By the end of our search, while the weather was in our favor (a high of 71 degrees and some cooling winds), we were quite exhausted. After we took off our walking gear, we jumped into our minivan and started driving out of the ranch, but not before stopping at each water station we saw to replenish the water.

 

Sheriff Deputy Don White and Tanya refilling a water station
Sheriff Deputy Don White and Tanya refilling a water station

Our day was not quite over, though. We had the pleasure of having dinner with Sister Pam, and what a meal it was. Not only was the food delicious — we were so famished that we didn’t even remember to take pictures of our food — but the company of Sister Pam was unmatched. She is the most wonderful, caring and inspirational person you could imagine. Even though it is just our second day, we all left our dinner with the motivation we all had to finish this trip strong from Sister Pam’s kind words of encouragement.

End of our Day 2 search
End of our Day 2 search

Alba

 

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Volviendo

While it has been about 8 months since my last trip, not a day has gone by that I don’t think about everything I learned and the people I met. No matter how cliche it may sound, it was an experience that has and will impact my life forever and I’m so beyond grateful that I get to do it all again.

As our country’s political climate remains so tense, I’m fortunate enough to have an outlet and be given the opportunity to volunteer my time with organizations such as the South Texas Human Rights Center and Remote Wildlands Search and Recovery. I get to learn from the people who spend every day working at the border and experience first hand the amount of dedication they have. I also get to come back home and share my experiences with my community as well as have open conversations about the border crisis which is a privilege itself.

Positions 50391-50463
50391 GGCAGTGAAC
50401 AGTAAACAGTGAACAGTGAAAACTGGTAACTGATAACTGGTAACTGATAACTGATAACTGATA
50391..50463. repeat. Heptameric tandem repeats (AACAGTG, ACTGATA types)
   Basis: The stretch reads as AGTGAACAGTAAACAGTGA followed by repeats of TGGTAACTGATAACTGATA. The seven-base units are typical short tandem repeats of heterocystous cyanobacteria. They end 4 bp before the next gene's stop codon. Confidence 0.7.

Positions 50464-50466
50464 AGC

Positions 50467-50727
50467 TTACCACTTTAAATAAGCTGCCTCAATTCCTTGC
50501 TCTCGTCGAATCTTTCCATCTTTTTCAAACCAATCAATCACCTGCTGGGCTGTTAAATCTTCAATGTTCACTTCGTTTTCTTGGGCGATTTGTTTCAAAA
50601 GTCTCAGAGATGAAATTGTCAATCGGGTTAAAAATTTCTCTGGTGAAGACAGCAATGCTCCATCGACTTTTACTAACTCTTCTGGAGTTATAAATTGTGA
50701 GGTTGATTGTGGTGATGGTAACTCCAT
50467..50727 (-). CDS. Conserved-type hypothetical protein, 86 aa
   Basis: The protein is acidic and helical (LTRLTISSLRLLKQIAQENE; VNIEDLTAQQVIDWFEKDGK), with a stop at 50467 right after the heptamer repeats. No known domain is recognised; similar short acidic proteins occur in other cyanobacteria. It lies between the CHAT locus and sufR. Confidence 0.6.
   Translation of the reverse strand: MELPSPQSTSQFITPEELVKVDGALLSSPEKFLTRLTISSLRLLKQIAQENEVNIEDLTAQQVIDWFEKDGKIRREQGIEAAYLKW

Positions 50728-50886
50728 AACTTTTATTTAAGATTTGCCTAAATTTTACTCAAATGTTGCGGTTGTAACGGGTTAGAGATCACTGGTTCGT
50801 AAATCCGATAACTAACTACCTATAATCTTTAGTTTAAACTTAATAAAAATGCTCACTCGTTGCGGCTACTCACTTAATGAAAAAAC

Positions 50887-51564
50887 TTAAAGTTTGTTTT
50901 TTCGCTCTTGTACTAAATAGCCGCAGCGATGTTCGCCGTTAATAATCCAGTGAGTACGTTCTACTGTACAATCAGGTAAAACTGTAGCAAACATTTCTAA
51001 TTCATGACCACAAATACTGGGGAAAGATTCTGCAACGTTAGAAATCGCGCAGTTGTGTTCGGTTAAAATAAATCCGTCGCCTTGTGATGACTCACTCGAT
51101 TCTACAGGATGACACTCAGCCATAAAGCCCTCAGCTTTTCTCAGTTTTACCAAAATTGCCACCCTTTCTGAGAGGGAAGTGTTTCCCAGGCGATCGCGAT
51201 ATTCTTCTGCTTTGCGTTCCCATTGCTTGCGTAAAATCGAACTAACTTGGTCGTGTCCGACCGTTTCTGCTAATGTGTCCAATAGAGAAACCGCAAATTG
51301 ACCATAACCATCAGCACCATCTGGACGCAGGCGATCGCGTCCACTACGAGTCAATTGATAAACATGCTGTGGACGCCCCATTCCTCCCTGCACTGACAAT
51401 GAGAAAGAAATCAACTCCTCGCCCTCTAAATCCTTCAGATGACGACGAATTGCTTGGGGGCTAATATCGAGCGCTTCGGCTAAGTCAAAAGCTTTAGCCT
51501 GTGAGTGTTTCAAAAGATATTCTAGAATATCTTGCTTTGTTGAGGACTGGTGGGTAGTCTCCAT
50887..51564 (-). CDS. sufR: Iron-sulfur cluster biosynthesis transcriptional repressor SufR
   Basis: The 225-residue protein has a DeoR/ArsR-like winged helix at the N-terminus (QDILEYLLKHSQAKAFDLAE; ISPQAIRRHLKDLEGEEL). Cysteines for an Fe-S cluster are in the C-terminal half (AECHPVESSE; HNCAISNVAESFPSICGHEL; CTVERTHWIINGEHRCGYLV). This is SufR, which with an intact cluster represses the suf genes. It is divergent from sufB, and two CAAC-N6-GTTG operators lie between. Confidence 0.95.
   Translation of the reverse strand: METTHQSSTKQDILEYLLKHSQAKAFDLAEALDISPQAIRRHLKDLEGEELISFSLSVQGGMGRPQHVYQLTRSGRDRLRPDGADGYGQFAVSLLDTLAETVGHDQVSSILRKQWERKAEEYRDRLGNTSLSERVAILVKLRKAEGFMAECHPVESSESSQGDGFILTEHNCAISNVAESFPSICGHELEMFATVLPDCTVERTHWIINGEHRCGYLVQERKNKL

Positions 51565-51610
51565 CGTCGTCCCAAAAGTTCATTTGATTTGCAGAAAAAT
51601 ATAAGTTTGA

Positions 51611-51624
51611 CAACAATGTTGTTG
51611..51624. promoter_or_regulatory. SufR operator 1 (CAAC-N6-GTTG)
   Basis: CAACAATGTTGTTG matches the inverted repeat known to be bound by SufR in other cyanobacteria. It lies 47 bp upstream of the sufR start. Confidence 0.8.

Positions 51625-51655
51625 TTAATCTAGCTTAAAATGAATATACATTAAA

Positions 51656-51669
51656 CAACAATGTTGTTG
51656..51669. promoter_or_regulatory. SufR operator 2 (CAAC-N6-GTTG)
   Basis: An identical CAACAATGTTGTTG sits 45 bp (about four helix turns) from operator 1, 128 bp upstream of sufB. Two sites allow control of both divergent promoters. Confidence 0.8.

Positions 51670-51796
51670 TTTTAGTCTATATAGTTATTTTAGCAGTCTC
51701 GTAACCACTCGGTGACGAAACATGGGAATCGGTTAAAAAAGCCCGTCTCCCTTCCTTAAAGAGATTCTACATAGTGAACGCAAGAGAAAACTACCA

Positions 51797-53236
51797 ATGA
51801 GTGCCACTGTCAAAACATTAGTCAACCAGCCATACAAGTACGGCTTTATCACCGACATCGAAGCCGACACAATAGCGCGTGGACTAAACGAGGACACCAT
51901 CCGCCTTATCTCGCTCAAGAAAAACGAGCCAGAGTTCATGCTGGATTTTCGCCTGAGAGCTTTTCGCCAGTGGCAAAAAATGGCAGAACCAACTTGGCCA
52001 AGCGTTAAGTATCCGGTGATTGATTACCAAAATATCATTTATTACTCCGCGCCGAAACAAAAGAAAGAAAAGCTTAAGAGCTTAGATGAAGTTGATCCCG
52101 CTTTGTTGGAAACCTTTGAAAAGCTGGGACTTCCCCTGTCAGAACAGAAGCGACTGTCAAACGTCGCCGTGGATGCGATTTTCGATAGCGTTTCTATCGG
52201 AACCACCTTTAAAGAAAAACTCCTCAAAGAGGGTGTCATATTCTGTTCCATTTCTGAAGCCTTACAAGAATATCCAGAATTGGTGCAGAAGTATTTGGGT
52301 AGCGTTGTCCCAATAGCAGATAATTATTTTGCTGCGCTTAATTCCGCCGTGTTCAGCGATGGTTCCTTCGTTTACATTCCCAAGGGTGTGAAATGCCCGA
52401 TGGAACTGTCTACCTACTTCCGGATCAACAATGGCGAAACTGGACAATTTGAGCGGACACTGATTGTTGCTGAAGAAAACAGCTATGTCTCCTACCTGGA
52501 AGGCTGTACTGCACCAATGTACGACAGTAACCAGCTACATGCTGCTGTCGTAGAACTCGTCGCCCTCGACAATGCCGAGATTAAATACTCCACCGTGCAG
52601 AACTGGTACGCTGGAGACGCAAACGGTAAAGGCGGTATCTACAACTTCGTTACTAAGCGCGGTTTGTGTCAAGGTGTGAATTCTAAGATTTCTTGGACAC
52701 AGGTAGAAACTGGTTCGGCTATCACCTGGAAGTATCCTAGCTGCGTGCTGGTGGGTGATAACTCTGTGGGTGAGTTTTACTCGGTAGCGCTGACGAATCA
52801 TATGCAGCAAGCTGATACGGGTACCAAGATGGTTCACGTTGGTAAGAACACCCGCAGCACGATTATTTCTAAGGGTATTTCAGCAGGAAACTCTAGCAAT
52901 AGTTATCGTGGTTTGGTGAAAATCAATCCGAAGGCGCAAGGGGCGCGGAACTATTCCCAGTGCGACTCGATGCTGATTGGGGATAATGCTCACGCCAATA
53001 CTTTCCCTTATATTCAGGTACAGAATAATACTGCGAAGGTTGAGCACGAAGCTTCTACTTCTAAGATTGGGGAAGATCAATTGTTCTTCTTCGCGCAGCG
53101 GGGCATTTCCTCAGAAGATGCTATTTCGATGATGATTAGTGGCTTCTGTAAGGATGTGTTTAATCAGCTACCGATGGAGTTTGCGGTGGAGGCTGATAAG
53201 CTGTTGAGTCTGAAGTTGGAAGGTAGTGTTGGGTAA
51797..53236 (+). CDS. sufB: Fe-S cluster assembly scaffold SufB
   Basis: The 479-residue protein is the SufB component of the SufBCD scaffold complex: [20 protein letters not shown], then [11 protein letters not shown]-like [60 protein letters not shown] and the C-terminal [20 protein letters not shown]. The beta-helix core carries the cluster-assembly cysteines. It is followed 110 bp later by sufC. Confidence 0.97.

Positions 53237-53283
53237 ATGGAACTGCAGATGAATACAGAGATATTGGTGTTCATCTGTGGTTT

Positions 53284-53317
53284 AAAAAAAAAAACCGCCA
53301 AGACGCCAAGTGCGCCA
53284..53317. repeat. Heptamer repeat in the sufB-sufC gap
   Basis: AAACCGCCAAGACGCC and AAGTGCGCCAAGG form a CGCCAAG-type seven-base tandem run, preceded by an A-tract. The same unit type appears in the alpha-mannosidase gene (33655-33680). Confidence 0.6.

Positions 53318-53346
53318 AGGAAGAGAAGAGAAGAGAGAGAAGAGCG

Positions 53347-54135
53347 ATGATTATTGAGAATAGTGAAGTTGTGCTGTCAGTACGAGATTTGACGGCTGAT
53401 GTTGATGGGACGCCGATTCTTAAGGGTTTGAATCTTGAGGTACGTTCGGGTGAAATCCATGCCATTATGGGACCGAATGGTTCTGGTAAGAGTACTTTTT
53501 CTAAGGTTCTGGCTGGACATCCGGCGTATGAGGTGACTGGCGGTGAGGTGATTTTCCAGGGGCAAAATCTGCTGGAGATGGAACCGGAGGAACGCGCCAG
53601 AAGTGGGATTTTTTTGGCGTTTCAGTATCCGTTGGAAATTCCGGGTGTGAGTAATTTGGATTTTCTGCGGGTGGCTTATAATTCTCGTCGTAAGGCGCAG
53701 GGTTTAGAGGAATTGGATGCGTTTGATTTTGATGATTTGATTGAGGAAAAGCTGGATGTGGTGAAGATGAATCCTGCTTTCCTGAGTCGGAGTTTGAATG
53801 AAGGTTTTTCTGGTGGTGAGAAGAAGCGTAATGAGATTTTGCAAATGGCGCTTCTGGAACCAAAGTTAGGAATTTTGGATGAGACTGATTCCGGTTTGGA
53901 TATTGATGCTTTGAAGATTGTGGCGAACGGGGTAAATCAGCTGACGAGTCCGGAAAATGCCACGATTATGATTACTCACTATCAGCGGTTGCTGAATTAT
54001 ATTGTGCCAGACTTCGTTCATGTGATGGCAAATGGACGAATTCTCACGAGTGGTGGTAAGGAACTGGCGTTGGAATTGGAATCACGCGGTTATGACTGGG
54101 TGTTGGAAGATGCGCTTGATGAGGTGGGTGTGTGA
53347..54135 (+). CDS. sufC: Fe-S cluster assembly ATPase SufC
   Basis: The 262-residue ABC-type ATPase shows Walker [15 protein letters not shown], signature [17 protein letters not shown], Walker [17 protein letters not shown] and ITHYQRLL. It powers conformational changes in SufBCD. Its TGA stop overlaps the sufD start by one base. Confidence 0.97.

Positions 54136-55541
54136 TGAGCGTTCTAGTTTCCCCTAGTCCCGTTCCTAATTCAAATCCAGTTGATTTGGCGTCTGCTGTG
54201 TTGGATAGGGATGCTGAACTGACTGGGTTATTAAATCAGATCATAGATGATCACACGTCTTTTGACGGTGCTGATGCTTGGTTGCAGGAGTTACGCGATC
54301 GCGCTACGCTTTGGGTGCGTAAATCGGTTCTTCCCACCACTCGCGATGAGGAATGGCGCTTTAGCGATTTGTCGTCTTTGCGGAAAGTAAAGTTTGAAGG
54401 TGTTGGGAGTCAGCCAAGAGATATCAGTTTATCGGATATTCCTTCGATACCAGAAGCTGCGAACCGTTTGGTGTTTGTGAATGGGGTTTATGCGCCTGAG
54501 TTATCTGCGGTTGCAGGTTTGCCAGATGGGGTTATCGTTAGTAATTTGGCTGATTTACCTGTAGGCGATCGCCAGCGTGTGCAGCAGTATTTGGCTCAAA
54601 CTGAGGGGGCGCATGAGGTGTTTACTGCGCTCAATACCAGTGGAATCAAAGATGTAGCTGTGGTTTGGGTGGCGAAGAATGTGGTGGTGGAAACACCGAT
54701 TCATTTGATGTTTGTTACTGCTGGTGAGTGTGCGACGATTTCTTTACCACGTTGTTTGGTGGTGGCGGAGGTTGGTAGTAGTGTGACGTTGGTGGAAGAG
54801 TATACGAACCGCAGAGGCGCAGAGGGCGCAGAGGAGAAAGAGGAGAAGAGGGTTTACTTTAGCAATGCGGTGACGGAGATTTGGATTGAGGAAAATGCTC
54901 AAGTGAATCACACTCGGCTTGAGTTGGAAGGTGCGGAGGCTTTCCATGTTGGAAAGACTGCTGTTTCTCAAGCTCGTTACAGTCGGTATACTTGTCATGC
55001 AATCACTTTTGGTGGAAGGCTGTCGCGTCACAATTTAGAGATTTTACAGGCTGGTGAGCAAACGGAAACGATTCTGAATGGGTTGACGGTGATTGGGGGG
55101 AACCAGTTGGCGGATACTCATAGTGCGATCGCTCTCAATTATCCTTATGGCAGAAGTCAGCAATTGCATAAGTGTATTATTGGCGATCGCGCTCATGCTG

Searching in the brush (May 2019)
Searching in the brush (May 2019)

Although our mission for this trip is the same as the last time, I know to expect the unexpected. I feel a little more prepared since I have some experience with the search and recovery efforts, but I know this trip will be different. With the cooler season in Texas, our work days will be much longer and that is the main challenge I believe I will need to overcome this trip. 

My goal for the time being until we depart for Falfurrias (it is Christmas as I write this) is to try and stay active to help with my stamina. In May, our days were cut short by the high temperatures and humidity, but they were still some of the hardest and most energy consuming days I have experienced. I know that no matter the weather or how long we spend searching, I will be exhausted at the end of each day. But, I want to make sure that my body can keep up with the passion and dedication I have for the team and our mission. 

Deputy Don White and I repairing a water station
Deputy Don White and I repairing a water station (May 2019)

I’m no longer that concerned about the landscape or creepy crawlies; we had our fair share of spiders, scorpions, ticks, chiggers and of mesquite thorns and sticker burrs. But, as for the weather, I don’t know what awaits us. While we expect it to be cooler, we still carry the same risks of dehydration and over exhaustion as we did in the summer, but it will be less obvious. However, I know that our team will take care of each other and, regardless of what we encounter, I know that we’ll get through it.

Apart from the amazing opportunity I have been given, there are a lot of things I’m looking forward to this trip. I can’t wait to see and spend time with some of the people I had the pleasure to meet and I am excited to interact with new people in the community. I’m excited for our trips to HEB and eating the delicious food that never disappoints in Fal. 

I’m just counting down the days.

Alba